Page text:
If some parents had their way, vaccines would go the way of smallpox.
In Texas, amidst several measles outbreaks, some lawmakers want to make it easy for parents to opt their children out of receiving potentially life-saving vaccinations due to “conscientious objections.”
These anti-vaccination parents and political action groups have put pressure on a number of Republican lawmakers who seem intent on choosing bad medicine over decades of sound medical science.
As reported this week in the Texas Observer, a new bill filed in the current legislature seeks to ban the Texas health department from tracking vaccine exemptions in “a move medical experts say would curb their ability to identify outbreaks.”
According to the publication, there were 127 confirmed measles cases in the United States in the first 90 days of 2019, mostly amongst unvaccinated people. Texas has had eight confirmed cases centered in the Houston area. The number of Texas parents opting their children from vaccinations with “conscience” objections went from approximately 2,300 in 2003 to 53,000 in 2017. Texas had nine measles cases in 2018 and one in 2017.
Measles is a highly contagious respiratory illness spread by contact with an infected person through coughing and sneezing, according to data from the Texas Health and Human Services. It is so contagious that if an individual has it, 90 percent of those not immune that come in contact with the individual will become infected.
The measles vaccine is very effective at about 97 percent after two doses, the report states. Children that are too young to be vaccinated or have had only one dose of vaccine are more likely to get infected if exposed.
The situation exists due to reports linking childhood autism rates and other ailments to vaccines. A 1998 study citing such has since been debunked as “junk science,” yet some still believe the myth that vaccines kill. Up the road in Travis County, Austin has been named as one of 14 anti-vaccine “hot spots” in America where there is a large population of parents who refuse to vaccinate their children, as reported in the Public Library of Science (PLOS). In the private Austin Waldorf School, 49 percent of students on that campus have not been vaccinated.
Gonzales County parents tend to side with vaccination.
At Gonzales ISD, Superintendent Dr. Kim Strozier said that her district is “100 percent compliant with vaccinations.”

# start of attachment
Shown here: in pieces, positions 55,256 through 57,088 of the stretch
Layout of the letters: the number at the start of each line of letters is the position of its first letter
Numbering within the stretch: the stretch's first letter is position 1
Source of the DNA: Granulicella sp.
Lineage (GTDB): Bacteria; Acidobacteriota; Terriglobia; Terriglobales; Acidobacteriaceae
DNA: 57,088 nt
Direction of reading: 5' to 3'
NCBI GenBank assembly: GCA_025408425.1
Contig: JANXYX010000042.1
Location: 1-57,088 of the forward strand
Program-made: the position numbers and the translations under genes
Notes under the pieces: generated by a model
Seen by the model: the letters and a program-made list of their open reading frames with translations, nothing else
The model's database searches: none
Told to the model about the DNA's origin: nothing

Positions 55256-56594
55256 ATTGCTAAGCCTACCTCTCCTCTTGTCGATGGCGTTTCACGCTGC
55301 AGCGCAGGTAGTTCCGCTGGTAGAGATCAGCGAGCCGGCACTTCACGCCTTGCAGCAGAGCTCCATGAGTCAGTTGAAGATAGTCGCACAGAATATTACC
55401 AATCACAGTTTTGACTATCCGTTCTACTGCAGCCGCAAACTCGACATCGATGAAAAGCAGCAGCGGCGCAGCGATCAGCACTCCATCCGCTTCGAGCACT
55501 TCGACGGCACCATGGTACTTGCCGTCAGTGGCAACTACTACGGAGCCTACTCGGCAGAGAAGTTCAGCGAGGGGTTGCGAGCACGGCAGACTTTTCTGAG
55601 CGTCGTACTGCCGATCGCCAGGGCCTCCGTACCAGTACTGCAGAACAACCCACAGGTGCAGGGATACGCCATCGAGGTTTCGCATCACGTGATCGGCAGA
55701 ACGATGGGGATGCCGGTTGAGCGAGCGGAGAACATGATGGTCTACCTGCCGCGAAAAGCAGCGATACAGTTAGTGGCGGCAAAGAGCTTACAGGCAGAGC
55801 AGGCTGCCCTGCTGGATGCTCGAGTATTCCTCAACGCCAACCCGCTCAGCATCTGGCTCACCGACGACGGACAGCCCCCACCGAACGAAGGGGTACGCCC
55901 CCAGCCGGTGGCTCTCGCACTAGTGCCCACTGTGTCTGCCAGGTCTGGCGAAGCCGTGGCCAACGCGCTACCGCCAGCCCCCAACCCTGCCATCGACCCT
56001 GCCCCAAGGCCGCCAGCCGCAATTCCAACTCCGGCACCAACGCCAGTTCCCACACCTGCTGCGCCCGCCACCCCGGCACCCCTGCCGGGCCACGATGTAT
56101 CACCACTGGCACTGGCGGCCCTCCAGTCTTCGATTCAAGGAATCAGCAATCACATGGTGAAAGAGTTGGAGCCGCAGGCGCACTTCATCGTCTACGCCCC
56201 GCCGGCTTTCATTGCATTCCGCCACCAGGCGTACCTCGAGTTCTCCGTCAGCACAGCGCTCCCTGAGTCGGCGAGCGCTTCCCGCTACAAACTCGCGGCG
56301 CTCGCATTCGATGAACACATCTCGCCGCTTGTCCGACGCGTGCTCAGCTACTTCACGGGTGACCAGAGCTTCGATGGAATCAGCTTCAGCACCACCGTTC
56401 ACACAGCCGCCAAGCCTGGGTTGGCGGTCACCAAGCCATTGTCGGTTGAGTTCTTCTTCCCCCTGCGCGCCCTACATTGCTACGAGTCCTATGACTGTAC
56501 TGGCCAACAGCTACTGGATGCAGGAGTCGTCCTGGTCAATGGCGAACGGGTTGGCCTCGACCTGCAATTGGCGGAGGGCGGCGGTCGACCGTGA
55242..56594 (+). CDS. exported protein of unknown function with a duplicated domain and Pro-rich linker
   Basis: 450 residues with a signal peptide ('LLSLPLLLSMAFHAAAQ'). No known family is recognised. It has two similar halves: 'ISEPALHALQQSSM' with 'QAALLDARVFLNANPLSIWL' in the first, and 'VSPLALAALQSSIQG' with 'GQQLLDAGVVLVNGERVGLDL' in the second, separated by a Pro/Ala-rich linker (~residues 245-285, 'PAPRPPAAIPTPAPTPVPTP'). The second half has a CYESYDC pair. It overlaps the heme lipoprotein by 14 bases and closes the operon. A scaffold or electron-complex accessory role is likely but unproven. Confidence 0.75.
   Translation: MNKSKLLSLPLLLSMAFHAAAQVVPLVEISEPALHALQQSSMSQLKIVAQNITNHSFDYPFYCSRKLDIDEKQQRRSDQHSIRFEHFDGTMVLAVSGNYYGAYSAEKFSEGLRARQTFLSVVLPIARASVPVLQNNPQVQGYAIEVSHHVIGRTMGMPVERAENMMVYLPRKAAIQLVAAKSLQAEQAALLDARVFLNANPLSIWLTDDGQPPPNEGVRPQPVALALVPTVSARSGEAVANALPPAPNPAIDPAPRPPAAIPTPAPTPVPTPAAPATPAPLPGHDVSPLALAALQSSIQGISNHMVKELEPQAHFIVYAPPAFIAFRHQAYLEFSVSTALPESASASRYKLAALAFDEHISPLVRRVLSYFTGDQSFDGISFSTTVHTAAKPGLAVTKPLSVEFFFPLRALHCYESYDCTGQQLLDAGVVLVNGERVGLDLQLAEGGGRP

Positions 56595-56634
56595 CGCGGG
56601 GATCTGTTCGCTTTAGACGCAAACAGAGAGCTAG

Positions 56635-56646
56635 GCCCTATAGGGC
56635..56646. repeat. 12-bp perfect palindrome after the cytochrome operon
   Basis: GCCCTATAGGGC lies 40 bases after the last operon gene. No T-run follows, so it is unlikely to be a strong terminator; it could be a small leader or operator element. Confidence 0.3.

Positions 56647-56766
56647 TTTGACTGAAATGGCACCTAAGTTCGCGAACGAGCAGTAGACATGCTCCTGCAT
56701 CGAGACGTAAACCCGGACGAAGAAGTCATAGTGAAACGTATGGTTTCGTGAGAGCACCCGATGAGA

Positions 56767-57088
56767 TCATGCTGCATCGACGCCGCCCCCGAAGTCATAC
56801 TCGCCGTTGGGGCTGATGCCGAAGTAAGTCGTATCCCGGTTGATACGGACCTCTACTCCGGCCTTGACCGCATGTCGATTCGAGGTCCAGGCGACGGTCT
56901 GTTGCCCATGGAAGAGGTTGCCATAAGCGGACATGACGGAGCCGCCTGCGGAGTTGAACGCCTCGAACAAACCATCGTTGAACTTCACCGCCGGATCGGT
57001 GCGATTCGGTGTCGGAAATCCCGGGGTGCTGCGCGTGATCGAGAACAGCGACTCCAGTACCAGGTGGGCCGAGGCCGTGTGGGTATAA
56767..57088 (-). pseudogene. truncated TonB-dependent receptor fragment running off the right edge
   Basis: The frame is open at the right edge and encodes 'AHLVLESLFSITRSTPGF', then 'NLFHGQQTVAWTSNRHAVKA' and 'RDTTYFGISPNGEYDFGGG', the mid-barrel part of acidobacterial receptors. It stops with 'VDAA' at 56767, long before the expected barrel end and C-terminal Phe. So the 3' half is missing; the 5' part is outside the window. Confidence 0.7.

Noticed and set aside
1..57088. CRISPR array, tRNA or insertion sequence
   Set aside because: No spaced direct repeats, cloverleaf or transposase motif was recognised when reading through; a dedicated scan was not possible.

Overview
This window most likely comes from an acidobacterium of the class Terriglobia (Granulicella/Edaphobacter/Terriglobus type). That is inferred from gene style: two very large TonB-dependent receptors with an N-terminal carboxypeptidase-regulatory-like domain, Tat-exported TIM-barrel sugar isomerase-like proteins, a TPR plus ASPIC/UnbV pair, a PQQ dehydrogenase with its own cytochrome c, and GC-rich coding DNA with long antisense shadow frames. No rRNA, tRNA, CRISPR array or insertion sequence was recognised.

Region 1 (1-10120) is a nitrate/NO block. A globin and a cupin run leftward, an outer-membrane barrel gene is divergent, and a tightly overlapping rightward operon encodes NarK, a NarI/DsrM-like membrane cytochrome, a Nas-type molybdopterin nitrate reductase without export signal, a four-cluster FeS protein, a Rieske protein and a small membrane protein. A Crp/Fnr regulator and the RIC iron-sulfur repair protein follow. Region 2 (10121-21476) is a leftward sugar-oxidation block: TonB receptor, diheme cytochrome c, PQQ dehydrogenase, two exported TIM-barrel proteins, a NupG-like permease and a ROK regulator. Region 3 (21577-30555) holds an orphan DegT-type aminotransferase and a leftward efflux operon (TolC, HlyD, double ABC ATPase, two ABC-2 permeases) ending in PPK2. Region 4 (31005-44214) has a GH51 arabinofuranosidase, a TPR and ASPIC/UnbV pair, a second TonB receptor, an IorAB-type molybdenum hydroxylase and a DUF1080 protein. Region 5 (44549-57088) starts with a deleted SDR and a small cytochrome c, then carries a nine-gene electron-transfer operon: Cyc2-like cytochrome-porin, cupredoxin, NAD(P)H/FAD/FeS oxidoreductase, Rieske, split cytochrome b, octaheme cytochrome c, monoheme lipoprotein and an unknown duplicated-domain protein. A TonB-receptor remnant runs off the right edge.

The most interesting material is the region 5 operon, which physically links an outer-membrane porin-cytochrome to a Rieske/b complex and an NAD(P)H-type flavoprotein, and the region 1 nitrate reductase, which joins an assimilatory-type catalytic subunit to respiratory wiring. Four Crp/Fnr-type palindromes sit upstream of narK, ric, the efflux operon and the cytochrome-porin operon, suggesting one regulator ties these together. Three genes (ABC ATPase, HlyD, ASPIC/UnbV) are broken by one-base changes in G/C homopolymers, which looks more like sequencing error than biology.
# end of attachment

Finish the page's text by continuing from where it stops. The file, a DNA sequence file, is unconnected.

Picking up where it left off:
“We have few with either conscientious objections or medical exemptions at .006 percent,” she said.
Down at Nixon-Smiley CISD, Superintendent Cathy Lauer conferred with her nurses and found that the schools have one middle school student and five at the elementary who have parents that pulled them from their rounds of vaccinations, for whatever reason.
“So far, no measles or any other problems,” Lauer said. “This is one of those fads we hope blows over quickly.”
Meanwhile, Texas state Representative Matt Krause (R-Fort Worth) is helping to complicate matters at local school districts by filing a bill recently making it easier for parents to request vaccine exemptions, per the Observer. The bill would prevent state health departments from tracking the number of exemptions. The worry amongst Krause and his anti-vaccine supporters is that they would be tracked and bullied should their exemptions be exposed. Krause went on to discredit medical professionals who support vaccinations, saying that he wasn't so sure that their fears were accurate.
Another state elected official, Representative Bill Zedler (R-Arlington), added his voice for the anti-vaccination crowd, saying that it was OK to go around being unvaccinated because he grew up with “a lot of these illnesses.”
“They want to say people are dying of measles. Yeah, in third-world countries they're dying of measles,” Zedler said. “Today, with antibiotics and that kind of stuff, they're not dying in America.
“This is not the Soviet Union, you know.”
Antibiotics do not have an effect on the measles virus.